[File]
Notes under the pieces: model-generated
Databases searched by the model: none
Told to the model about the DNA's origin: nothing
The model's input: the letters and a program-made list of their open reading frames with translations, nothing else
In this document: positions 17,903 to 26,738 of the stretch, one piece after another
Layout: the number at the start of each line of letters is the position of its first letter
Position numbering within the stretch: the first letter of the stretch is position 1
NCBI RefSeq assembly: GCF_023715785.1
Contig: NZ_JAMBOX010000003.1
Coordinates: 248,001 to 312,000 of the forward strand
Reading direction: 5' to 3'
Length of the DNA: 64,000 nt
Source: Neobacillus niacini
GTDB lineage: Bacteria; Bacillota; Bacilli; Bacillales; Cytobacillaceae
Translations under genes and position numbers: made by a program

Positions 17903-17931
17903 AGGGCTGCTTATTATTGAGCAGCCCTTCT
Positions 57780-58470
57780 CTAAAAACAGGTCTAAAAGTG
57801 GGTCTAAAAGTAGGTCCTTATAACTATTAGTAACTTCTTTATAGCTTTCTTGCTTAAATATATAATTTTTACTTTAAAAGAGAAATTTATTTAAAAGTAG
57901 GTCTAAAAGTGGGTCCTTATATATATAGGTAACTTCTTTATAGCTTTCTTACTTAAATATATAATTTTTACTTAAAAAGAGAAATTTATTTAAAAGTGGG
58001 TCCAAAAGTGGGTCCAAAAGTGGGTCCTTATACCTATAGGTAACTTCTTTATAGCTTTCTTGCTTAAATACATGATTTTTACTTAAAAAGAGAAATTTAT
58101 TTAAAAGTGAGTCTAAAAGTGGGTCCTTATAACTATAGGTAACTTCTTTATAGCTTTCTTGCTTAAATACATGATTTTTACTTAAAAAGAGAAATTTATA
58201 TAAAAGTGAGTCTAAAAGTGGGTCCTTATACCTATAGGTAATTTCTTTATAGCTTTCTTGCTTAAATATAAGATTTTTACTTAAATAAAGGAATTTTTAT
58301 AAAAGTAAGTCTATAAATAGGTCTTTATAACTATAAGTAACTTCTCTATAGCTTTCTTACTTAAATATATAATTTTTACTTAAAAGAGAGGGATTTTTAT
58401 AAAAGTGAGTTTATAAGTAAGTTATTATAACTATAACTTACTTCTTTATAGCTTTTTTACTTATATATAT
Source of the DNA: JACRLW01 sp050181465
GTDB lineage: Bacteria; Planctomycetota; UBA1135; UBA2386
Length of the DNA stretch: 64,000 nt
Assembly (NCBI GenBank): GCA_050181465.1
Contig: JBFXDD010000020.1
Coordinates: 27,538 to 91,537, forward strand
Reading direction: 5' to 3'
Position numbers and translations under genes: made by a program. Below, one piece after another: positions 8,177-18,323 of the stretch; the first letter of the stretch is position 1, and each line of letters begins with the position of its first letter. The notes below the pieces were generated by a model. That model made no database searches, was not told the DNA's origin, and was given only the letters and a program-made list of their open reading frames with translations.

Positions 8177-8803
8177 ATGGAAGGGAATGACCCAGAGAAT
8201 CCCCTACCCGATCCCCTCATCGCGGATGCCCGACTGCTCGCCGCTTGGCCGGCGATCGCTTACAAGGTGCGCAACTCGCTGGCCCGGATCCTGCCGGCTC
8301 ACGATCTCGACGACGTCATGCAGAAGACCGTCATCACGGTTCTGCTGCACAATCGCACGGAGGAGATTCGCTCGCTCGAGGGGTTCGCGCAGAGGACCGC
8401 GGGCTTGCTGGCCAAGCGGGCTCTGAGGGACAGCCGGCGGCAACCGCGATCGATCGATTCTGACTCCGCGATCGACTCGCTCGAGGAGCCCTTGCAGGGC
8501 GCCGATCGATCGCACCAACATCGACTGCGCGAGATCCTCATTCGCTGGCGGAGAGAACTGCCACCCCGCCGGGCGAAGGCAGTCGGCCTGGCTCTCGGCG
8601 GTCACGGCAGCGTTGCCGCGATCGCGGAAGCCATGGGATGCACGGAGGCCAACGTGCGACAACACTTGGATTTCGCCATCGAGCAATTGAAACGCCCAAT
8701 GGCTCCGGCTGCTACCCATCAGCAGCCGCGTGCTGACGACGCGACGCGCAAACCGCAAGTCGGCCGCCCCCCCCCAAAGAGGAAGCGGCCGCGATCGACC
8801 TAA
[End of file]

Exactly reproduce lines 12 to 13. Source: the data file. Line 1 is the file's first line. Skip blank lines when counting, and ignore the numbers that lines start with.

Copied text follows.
Length of the DNA: 64,000 nt
Source: Neobacillus niacini